An increasing number of self-storage businesses now offer resources and services to help customers choose more earth-friendly options. These services usually show an awareness of environmental issues by offering the option to pack in pre-used boxes or hosting a donation room to collect unwanted items that will then be delivered to a secondhand store. But whether or not your self-storage business is doing its part to help the environment, you can still make your self-storage experience an earth-friendly one. In addition to using pre-used boxes (which you can often obtain for free through classified ads from people who have just moved to your area), here are three ways you can minimize the negative impact your storage can have on the environment.
1. Use non-climate-controlled storage (when appropriate)
Climate-controlled storage has a narrower range of allowable temperatures than traditional (non-climate-controlled) storage units experience, and it even includes humidity control. This means that it's suitable for storing even the most fragile items. But it also eats up energy, meaning that it has a slightly higher impact on the environment than traditional storage. Educate yourself on the allowable environments for whatever it is you're storing; you should choose non-climate-controlled storage if you don't have anything that needs the special treatment of climate control. Remember, some types of materials require climate control, especially if you live in a humid area of the country. These include belongings such as:
- Other wood belongings (such as musical instruments)
- Candles or anything made of wax
- Other delicate or valuable possessions
2. Pack appropriately
No matter what you pack, you should never wrap or store it in materials that are only good for one use or that will end up in the landfill later. This means you may want to consider using small soft items (like old mismatched socks) in place of packing peanuts. Or if you use packing peanuts, use them again and again and then recycle them when they're worn out. Paper is another good packing material, and it's both reusable and recyclable.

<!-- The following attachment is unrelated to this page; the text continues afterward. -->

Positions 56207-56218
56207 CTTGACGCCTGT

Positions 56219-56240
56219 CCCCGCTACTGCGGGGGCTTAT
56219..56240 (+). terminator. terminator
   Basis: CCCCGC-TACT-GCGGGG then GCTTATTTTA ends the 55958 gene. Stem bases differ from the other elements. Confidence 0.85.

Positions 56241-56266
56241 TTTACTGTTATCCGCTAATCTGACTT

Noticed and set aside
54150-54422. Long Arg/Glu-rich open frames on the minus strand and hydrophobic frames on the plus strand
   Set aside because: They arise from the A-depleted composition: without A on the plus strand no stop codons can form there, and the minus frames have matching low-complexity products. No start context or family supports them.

3. Use only the space you need
Remember tip #1 about using non-climate-controlled storage? Well, here's a qualifier. Don't use non-climate-controlled storage if you already have a climate-controlled unit that's big enough. Leaving Grandma's sampler and your kid's old violin alone in that climate-controlled unit while you rent another unit isn't going to improve the energy efficiency involved. Likewise, if you have a lot to store and suspect you'll need to hire multiple units, pack carefully. This is a great time to use space-saving tips like utilizing your stored clothes to pad the china instead of storing them in separate boxes with extra packing materials to keep the dishes from breaking. And keep yourself from collecting too much clutter in your storage units. Going through and doing a "spring cleaning" once per year is a great idea. You can analyze each item according to when you last used it, when you expect to use it again, and whether its sentimental value is worth the space it's taking up. Then, once you've collected your unwanted items, donate them to a charity or thrift store.
These three tips will help you use your self-storage unit in an environmentally responsible way. Even if your self-storage facility doesn't emphasize earth-friendliness, you can do your part to minimize your environmental impact through self-storage. And if your facility does offer earth-friendly options, you can use these tips to enhance those options. Contact a business, such as Acorn Self Service Storage, for more information.